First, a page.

In the trial, 455 patients diagnosed with stage II colon cancer were enrolled in the study and underwent surgery to remove the cancer. Four to 7 weeks after surgery, patients were randomized to undergo management based on liquid biopsy results, while a second group of patients were treated with standard treatment – patient-guided management. clinician based on conventional criteria, including tumor stage of disease, number of lymph nodes assessed, whether the tumor has perforated the bowel wall, and other factors.

For DNA-guided management of circulating tumors, a positive result after surgery led to chemotherapy treatment with oxaliplatin or fluoropyrimidine. Patients with negative results did not receive chemotherapy after surgery.

About 53% of the patients were men; the median age of trial participants was 64 years and approximately 27% of trial patients were 70 years of age or older. Almost everyone in the study was in the Eastern Cooperative Oncology Group’s 0-1 performance status. The median follow-up was 37 months, Tie reported.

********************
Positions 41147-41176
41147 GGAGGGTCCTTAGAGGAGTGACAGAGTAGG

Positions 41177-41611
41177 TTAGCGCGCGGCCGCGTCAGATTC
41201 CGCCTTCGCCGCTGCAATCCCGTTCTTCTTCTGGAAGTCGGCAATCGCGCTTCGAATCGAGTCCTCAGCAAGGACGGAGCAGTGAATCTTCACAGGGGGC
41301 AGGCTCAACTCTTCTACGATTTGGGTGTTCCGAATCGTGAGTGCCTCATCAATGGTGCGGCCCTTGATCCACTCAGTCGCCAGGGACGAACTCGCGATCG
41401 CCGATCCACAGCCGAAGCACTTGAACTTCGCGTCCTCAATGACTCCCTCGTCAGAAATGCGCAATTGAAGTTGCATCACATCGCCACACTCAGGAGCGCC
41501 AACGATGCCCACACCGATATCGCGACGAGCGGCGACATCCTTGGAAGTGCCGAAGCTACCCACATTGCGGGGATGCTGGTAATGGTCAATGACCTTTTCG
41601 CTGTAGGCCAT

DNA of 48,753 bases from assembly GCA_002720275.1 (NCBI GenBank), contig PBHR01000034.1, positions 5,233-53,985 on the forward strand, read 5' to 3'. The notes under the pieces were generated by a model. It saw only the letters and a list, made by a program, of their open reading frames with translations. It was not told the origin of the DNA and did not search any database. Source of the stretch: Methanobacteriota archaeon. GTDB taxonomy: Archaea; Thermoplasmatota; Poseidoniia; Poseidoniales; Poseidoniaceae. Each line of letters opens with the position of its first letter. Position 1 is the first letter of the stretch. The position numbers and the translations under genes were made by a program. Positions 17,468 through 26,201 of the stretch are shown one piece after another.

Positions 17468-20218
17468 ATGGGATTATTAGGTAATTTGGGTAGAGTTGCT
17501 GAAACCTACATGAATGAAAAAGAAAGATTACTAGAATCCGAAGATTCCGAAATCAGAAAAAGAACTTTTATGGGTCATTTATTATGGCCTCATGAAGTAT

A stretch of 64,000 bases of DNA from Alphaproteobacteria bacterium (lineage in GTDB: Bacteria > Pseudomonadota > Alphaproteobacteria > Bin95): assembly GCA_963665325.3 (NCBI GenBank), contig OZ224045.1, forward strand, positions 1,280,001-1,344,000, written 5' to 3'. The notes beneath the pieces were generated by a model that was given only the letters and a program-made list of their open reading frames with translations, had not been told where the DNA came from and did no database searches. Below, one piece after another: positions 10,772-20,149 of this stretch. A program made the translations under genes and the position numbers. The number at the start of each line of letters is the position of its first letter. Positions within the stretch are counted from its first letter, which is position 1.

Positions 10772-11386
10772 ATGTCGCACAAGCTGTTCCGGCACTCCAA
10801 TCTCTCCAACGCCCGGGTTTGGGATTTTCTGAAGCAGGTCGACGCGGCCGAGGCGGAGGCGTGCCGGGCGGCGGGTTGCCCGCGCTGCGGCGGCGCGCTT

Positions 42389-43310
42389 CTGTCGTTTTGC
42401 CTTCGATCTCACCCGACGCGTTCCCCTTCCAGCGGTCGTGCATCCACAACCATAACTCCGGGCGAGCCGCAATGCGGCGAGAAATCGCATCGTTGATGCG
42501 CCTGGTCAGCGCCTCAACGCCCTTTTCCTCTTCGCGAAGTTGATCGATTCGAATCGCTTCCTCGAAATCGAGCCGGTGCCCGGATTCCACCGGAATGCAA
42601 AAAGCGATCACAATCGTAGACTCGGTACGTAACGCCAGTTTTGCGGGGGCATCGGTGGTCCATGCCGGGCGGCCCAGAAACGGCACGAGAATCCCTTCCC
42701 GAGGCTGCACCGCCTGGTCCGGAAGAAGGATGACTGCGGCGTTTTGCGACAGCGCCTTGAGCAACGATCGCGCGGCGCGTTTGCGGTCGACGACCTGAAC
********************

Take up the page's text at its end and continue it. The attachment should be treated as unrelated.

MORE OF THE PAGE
The study also included some cases of stage II rectal cancer who had not received chemoradiotherapy before surgery; these cancers were generally treated like colon cancers.

“For the most part, the patients who tested negative on the test used in the study had no circulating tumor DNA signal,” Tie said. MedPage Today. She said there were a few cases that had a very weak and inconclusive signal, which were also called negative. “No test is perfect,” she said.

The test is not commercially available at the moment, but Tie suggested it would be available in a few months. At that time, she said, she would incorporate the test into her clinical and treatment algorithm.

Commenting on the study, Julie Gralow, MD, ASCO’s chief medical officer and executive vice president, said MedPage today: “It’s really an interesting trial. It’s part of a concept now in settings where we get great results – few relapses and few deaths – of treatment de-escalation. That is, we can can we step back in treatment Can we find subgroups of patients who may not need all of the aggressive therapy?